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Unit testing with node.js

Posted on 30/1/10 by Felix Geisendörfer

Even so most stuff is fairly easy with node.js, unit testing takes a little bit of getting used to. The main difference to regular unit testing is that just because your test finishes running without an error, it doesn't mean there was no problem. But lets start with the basics.

Node.js has adopted the CommonJS assert module specification. You may also find references to mjsunit, but node no longer uses this library.

Lets have a look at how to write a basic test with node, lets call it my-test.js:

var assert = require('assert');

// Will pass

// Will throw an exception

Running this test will produce the following output:

$ node my-test.js
AssertionError: true == false
    at Object. (my-test.js:7:8)
    at [object Object]. (node.js:928:23)
    at [object Object].emitSuccess (node.js:240:15)
    at [object Object]. (node.js:653:21)
    at [object Object].emitSuccess (node.js:240:15)
    at node.js:510:29
    at node.js:985:1
    at node.js:989:1

One thing to note here is that, when node dies from an exception (which a failing assertion is), the exit code will be 1:

$ echo $?

But lets have a look at a more interesting unit test. Let's say you are writing a "hello world" web service called hello.js:

var http = require('http');

exports.server = http.createServer(function(req, res) {
  res.sendHeader(200, {'Content-Type': 'text/plain'});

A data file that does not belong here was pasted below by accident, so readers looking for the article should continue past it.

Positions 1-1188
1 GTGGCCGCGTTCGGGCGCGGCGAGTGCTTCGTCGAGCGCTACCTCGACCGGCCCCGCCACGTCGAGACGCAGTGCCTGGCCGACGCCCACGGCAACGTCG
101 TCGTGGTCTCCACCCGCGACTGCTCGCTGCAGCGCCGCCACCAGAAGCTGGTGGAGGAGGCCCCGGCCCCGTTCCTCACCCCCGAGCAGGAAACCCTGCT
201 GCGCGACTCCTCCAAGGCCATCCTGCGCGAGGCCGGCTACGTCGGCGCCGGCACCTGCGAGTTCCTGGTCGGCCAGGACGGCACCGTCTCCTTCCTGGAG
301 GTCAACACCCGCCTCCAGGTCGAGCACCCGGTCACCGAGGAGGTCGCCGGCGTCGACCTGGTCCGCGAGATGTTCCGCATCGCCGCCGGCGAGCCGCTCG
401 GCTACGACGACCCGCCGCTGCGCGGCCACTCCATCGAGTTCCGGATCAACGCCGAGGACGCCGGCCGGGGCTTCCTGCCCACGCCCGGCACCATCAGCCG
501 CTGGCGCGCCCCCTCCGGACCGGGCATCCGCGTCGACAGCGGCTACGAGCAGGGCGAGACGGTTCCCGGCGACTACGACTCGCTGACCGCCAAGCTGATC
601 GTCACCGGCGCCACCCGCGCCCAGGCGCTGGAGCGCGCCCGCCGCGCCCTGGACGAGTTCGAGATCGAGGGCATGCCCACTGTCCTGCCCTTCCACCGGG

res.sendBody('hello world');

To test this service, we can write a file called test-hello.js like this:

  assert = require('assert'),
  http = require('http'),
  hello = require('./hello'),
  callbackFired = false;


  .addCallback(function(data) {
    callbackFired = true;
    assert.equal('hello world', data);

process.addListener('exit', function() {

What's important in this test is that we are checking for two things here.

The first is the obvious assertion that the web service outputs the content we expect, nothing too exciting here.

The second is declaring the variable callbackFired and checking its value in the process 'exit' event. You could get away with not doing it for this particular test, because the test would never finish without the hello.server.close() line getting executed. For more complex tests however, it becomes incredibly important to keep in mind that a callback may never fire, something you can only catch with little helper variables like this.

If you need some more inspiration for testing different stuff with node, you should start by going over the test suite that comes with it.

Let me know if you have any questions!



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TJ Holowaychuk said on Jan 30, 2010:

Would be nice if we eventually went with JSpec,
what we have is not terrible but in many cases not descriptive at all

Felix Geisendörfer said on Jan 30, 2010:

TJ Holowaychuk: I wouldn't mind something more descriptive, but I'm very skeptic of using with/eval to create DSLs. JS is just not that kind of language, and we should embrace that rather than trying to work against it : ).

TJ Holowaychuk said on Jan 30, 2010:

To each their own, I dont find harm in it. Either it is semi-descriptive and rapes the global scope, or very descriptive and uses a bit of hackery, I would personally go with the hacking. If you guys are interested I could come up with a quick bdd module without any magic

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